About 520 grams of the chemicals listed in the formula of Trial 1 were charged at atmospheric pressure into the mold. The chemicals were mixed for about 15 seconds and then the pressure around the mold was reduced to about 44 k pa (absolute) by a vacuum pump. At about 70 seconds from the beginning of mixing, the foam completely filled the mold and the pressure around the mold was increased at a rate so the mold stayed exactly full. At about 150 seconds from the beginning of mixing, the cells opened and at this time the pressure around the mold was about 74 k Pa (absolute). At about 360 seconds from the beginning of mixing, the pressure around the mold was increased to atmospheric pressure and the product was removed from the mold. The resulting article was in the exact shape of the mold. This produced an open cell flexible polyether article with a density of about 16 kg/m3 from a 4.0 part water formula. It should be noted that the mold pressure being lower than atmospheric pressure at the time of cell opening produces a lower density article than that of Example I with the formula of Trial I.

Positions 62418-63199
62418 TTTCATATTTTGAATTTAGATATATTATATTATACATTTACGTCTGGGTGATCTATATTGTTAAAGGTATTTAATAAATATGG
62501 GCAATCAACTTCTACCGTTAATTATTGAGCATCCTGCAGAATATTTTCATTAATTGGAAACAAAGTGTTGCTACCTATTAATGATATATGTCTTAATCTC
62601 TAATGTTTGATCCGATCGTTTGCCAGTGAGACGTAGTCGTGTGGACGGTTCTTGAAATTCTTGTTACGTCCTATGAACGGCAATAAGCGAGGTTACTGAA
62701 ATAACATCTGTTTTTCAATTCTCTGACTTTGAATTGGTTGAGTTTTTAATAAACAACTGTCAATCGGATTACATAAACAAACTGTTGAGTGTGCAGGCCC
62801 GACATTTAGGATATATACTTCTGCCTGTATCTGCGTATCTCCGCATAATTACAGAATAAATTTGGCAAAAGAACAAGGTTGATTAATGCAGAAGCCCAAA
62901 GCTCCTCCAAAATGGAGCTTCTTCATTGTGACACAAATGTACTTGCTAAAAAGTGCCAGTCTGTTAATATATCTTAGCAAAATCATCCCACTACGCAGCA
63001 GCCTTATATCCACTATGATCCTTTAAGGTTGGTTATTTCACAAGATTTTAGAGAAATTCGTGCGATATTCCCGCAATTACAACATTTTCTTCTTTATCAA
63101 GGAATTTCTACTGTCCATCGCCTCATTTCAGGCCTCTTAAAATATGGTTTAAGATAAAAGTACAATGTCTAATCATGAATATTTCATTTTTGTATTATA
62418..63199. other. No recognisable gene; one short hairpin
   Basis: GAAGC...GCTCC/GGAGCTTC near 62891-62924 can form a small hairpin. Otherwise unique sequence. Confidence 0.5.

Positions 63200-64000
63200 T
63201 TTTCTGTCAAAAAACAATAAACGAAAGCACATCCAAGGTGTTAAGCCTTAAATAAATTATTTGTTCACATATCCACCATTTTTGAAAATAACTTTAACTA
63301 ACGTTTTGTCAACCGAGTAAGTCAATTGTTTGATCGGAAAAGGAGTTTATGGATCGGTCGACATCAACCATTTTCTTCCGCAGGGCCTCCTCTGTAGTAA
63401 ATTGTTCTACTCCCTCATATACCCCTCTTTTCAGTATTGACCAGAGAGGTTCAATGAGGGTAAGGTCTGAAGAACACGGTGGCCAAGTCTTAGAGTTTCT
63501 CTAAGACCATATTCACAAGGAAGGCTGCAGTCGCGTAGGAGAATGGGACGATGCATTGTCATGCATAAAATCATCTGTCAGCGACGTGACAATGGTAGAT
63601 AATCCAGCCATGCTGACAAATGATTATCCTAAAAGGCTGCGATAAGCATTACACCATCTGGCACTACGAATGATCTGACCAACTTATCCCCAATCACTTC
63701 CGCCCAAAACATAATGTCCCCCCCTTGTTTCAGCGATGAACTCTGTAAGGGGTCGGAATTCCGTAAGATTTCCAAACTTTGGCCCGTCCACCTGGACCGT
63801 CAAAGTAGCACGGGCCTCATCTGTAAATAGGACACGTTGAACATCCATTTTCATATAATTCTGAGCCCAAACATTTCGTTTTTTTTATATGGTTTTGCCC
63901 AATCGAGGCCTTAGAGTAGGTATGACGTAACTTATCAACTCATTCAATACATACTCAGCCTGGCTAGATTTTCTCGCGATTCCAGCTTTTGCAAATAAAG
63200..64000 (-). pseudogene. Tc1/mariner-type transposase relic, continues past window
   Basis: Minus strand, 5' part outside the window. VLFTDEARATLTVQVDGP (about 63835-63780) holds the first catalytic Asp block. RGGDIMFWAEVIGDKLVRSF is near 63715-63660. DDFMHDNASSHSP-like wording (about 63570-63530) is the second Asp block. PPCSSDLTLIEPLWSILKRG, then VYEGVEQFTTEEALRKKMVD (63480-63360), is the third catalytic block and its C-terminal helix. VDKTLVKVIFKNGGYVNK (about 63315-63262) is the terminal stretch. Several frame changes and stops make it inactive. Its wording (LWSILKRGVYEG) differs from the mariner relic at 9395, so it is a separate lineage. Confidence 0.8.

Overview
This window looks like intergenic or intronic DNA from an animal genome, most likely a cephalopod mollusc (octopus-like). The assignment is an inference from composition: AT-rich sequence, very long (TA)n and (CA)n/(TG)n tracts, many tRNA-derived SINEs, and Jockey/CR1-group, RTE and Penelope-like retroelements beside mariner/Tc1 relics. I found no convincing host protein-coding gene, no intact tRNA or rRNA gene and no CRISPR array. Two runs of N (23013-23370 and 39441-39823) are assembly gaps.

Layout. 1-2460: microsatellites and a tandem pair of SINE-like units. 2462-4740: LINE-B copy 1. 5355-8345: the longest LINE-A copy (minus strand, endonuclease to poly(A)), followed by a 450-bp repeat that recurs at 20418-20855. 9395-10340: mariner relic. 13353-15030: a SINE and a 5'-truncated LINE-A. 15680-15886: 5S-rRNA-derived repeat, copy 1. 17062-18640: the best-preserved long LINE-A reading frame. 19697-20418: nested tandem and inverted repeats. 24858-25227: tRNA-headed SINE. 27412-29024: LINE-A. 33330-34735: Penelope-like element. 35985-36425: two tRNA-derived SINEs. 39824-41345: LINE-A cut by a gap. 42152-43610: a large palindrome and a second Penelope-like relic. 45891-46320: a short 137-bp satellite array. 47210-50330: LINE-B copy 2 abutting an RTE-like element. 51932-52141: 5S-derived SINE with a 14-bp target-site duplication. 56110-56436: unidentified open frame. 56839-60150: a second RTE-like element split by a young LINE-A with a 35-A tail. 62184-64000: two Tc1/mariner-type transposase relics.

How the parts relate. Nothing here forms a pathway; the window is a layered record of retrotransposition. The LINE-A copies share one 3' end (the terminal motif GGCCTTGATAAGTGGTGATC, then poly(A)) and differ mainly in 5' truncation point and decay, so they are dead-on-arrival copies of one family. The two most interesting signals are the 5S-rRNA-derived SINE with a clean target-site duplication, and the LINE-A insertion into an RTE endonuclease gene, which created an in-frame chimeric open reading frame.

EXAMPLE III

About 300 grams of the chemicals listed in the formula of Trial 1 were charged, at atmospheric pressure, into the mold. The chemicals were mixed for about 15 seconds and then the pressure around the mold was reduced to about 33 k Pa (absolute) by a vacuum pump. At about 160 seconds from the beginning of mixing, the foam completely filled the mold. The pressure around the mold was then increased at a rate to keep the mold exactly full and when the cells opened at about 200 seconds from the beginning of mixing, the pressure around the mold was about 60 k Pa (absolute). At about 360 seconds from the beginning of mixing, the vacuum was reduced to atmospheric pressure and the article was removed from the mold. The product was the exact shape of the mold. This produced an open cell flexible polyether product with a density of about 8 kg/m3 from a 4.0 part water formula.

EXAMPLE IV